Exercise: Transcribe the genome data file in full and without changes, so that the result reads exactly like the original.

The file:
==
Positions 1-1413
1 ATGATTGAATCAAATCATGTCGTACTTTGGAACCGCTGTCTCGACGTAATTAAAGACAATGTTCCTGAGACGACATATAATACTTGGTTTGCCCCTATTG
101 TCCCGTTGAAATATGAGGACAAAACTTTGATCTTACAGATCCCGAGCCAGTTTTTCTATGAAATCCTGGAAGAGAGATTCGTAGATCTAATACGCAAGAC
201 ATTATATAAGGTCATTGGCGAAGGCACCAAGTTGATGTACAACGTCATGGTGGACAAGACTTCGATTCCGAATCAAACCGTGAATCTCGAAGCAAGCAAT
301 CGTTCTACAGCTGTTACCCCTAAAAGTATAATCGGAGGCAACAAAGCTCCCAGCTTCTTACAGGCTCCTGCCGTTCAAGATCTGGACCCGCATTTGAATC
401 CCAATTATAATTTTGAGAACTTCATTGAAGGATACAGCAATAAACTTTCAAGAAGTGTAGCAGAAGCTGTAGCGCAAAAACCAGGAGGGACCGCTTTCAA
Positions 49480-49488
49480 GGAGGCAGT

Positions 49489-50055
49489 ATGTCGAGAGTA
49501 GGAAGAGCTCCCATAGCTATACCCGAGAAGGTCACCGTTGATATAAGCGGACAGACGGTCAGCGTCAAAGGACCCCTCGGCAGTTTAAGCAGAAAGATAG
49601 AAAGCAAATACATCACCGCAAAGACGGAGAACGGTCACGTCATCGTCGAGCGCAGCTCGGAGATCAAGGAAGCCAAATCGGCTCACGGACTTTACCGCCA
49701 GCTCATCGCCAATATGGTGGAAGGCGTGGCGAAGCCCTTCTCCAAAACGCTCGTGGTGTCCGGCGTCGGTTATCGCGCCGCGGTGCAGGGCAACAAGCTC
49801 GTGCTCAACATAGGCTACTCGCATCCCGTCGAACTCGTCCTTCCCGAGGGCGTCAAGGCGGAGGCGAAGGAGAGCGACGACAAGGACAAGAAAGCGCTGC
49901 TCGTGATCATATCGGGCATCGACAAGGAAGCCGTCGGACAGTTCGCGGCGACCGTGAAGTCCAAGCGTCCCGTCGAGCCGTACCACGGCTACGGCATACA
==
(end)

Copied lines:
Positions 1-1413
1 ATGATTGAATCAAATCATGTCGTACTTTGGAACCGCTGTCTCGACGTAATTAAAGACAATGTTCCTGAGACGACATATAATACTTGGTTTGCCCCTATTG
101 TCCCGTTGAAATATGAGGACAAAACTTTGATCTTACAGATCCCGAGCCAGTTTTTCTATGAAATCCTGGAAGAGAGATTCGTAGATCTAATACGCAAGAC
201 ATTATATAAGGTCATTGGCGAAGGCACCAAGTTGATGTACAACGTCATGGTGGACAAGACTTCGATTCCGAATCAAACCGTGAATCTCGAAGCAAGCAAT
301 CGTTCTACAGCTGTTACCCCTAAAAGTATAATCGGAGGCAACAAAGCTCCCAGCTTCTTACAGGCTCCTGCCGTTCAAGATCTGGACCCGCATTTGAATC
401 CCAATTATAATTTTGAGAACTTCATTGAAGGATACAGCAATAAACTTTCAAGAAGTGTAGCAGAAGCTGTAGCGCAAAAACCAGGAGGGACCGCTTTCAA
Positions 49480-49488
49480 GGAGGCAGT

Positions 49489-50055
49489 ATGTCGAGAGTA
49501 GGAAGAGCTCCCATAGCTATACCCGAGAAGGTCACCGTTGATATAAGCGGACAGACGGTCAGCGTCAAAGGACCCCTCGGCAGTTTAAGCAGAAAGATAG
49601 AAAGCAAATACATCACCGCAAAGACGGAGAACGGTCACGTCATCGTCGAGCGCAGCTCGGAGATCAAGGAAGCCAAATCGGCTCACGGACTTTACCGCCA
49701 GCTCATCGCCAATATGGTGGAAGGCGTGGCGAAGCCCTTCTCCAAAACGCTCGTGGTGTCCGGCGTCGGTTATCGCGCCGCGGTGCAGGGCAACAAGCTC
49801 GTGCTCAACATAGGCTACTCGCATCCCGTCGAACTCGTCCTTCCCGAGGGCGTCAAGGCGGAGGCGAAGGAGAGCGACGACAAGGACAAGAAAGCGCTGC
49901 TCGTGATCATATCGGGCATCGACAAGGAAGCCGTCGGACAGTTCGCGGCGACCGTGAAGTCCAAGCGTCCCGTCGAGCCGTACCACGGCTACGGCATACA